Conclusions

The prospective monitoring of paediatric ADRs, using a questionnaire issued to parents or guardians in the community pharmacies, is feasible.

Original languageEnglish
Pages (from-to)677-683
Number of pages7
JournalBritish Journal of Clinical Pharmacology
Volume59
Issue number6
DOIs
Publication statusPublished - Jun 2005

Keywords

  • adverse drug reactions
  • children
  • community
  • parental
  • pharmacy
  • questionnaire
  • pediatric wards
  • general-practice
  • pharmacovigilance
  • outpatients

Cite this

Monitoring Adverse Drug reactions in children using community pharmacies : a pilot study . / stewart, D.; Helms, Peter Joseph Benedict; mccaig, D.; Bond, Christine Margaret; McLay, James Stuart.

In: British Journal of Clinical Pharmacology, Vol. 59, No. 6, 06.2005, p. 677-683.

Research output: Contribution to journalArticle

@article{6ffb34a392594675afcfa59471b3349f,
title = "Monitoring Adverse Drug reactions in children using community pharmacies: a pilot study",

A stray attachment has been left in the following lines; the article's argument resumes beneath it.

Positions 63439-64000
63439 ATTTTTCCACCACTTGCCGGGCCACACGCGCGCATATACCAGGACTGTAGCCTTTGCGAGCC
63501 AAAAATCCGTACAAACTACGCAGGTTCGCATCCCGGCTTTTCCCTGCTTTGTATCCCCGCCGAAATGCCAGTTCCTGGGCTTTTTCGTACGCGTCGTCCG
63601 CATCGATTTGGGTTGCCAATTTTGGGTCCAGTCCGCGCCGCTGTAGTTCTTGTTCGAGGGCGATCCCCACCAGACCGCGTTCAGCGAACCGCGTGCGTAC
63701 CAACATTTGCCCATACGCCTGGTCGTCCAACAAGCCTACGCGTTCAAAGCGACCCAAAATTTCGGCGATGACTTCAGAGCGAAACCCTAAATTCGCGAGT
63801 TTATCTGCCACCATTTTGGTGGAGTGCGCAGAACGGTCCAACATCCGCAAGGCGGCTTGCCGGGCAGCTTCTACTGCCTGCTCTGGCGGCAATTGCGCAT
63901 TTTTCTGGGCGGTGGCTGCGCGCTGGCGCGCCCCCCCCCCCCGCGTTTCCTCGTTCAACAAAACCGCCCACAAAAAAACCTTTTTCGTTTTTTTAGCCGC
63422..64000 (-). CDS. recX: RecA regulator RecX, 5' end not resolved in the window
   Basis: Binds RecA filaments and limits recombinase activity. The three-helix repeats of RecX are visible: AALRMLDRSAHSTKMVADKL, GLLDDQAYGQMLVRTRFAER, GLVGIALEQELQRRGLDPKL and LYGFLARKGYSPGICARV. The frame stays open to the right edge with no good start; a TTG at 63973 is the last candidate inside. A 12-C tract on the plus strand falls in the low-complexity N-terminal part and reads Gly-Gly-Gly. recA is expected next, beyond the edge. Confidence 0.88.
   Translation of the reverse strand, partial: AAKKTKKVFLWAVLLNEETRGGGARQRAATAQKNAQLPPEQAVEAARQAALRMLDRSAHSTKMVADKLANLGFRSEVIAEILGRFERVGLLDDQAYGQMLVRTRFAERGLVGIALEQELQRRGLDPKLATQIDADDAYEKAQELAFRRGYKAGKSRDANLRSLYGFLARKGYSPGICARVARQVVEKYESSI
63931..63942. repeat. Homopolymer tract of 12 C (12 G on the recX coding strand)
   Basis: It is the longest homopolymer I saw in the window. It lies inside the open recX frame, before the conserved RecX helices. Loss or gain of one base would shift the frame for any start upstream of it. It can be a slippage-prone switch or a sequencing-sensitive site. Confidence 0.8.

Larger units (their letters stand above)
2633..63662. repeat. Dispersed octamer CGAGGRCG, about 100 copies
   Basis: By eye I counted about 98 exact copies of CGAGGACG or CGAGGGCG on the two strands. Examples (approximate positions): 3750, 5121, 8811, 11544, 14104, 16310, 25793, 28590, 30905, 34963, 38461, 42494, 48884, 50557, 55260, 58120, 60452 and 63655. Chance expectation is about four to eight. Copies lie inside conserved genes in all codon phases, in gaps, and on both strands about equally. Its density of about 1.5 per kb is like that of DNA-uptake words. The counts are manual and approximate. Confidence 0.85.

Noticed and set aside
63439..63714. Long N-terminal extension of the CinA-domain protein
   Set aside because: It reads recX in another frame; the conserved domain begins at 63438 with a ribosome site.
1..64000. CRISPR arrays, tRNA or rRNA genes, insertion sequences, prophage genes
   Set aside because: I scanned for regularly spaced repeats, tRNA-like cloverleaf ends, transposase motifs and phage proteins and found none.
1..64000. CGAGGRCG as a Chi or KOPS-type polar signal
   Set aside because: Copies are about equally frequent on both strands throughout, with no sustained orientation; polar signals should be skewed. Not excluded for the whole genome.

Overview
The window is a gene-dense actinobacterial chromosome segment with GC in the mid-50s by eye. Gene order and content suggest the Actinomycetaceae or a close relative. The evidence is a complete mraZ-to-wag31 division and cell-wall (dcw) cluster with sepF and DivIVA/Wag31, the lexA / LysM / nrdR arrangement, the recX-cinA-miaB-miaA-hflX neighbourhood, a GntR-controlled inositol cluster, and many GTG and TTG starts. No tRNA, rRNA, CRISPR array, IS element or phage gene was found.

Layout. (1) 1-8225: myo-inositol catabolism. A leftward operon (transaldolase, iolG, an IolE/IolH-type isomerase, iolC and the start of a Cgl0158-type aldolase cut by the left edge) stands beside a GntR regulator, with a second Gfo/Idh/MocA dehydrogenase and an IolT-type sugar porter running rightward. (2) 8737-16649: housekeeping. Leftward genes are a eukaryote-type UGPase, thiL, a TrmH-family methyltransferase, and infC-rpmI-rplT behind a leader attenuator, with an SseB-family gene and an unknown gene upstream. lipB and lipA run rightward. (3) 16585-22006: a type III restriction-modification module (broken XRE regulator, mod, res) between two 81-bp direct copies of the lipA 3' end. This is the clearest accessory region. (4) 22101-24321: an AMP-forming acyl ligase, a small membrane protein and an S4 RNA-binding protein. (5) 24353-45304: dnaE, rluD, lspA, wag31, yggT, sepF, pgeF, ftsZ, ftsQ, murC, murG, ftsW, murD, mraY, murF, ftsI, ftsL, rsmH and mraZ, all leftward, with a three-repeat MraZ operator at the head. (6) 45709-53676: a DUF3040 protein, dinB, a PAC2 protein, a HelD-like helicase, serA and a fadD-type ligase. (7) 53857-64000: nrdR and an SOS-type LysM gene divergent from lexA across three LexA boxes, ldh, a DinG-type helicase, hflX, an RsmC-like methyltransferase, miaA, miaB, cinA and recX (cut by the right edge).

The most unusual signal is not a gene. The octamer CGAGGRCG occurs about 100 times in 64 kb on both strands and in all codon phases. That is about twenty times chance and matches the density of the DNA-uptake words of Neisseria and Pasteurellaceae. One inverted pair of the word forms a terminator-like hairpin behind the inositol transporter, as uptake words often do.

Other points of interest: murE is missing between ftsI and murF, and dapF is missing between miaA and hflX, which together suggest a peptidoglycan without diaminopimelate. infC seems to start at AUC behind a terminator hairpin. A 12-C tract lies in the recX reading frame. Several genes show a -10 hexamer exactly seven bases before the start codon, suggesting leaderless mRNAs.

abstract = "AimsTo determine the feasibility of a community pharmacy-based parental adverse drug reaction (ADR) reporting system for children.DesignProspective study of parent-reported ADRs using a questionnaire issued to the parent or guardians of children 0-11 years of age collecting prescribed medicine for amoxicillin, and/or salbutamol, and collecting prescribed medicine for, or purchasing, paracetamol or ibuprofen suspension.SettingSeven community pharmacies in Grampian, Scotland.ResultsDuring a 4-week period 360 prescriptions or purchases for the study medications occurred. Two hundred and sixty-seven parents (85.5{\%}) agreed to participate in the study. One hundred and six participants (40{\%}) returned a total of 122 questionnaires. The demographics of responders and nonresponders including medication, age of child, and social status as assessed by the Depcat score were similar. There was no evidence of under-representation of any socio-economic group. Possible adverse events were detected using a symptom tick list and perceived ADRs using free text entry. Using the symptom tick list approach the most commonly reported symptoms were diarrhoea (28.9{\%}) and tiredness (31.6{\%}) for amoxicillin. The levels of diarrhoea and tiredness reported for ibuprofen, paracetamol and salbutamol were 15{\%} and 20{\%}, 7.4{\%} and 18.5{\%}, and 20{\%} and 0{\%}, respectively. Using the freehand section of the questionnaire 15 specific ADRs were reported by parents (12.3{\%}). Eight children (21.2{\%}) reported ADRs attributed to amoxicilin [diarrhoea (n = 4), fever (n = 1), anorexia (n = 1), hyperactivity (n = 1) and nonspecific (n = 1)], five to paracetamol [diarrhoea (n = 3), anorexia, irritability, crying and very angry (n = 1) and not stated (n = 1)], two to ibuprofen [diarrhoea (n = 1), not stated (n = )]. Only one off-label prescription was identified and this was for salbutamol syrup prescribed to a child under 2 years of age.ConclusionsThe prospective monitoring of paediatric ADRs, using a questionnaire issued to parents or guardians in the community pharmacies, is feasible.",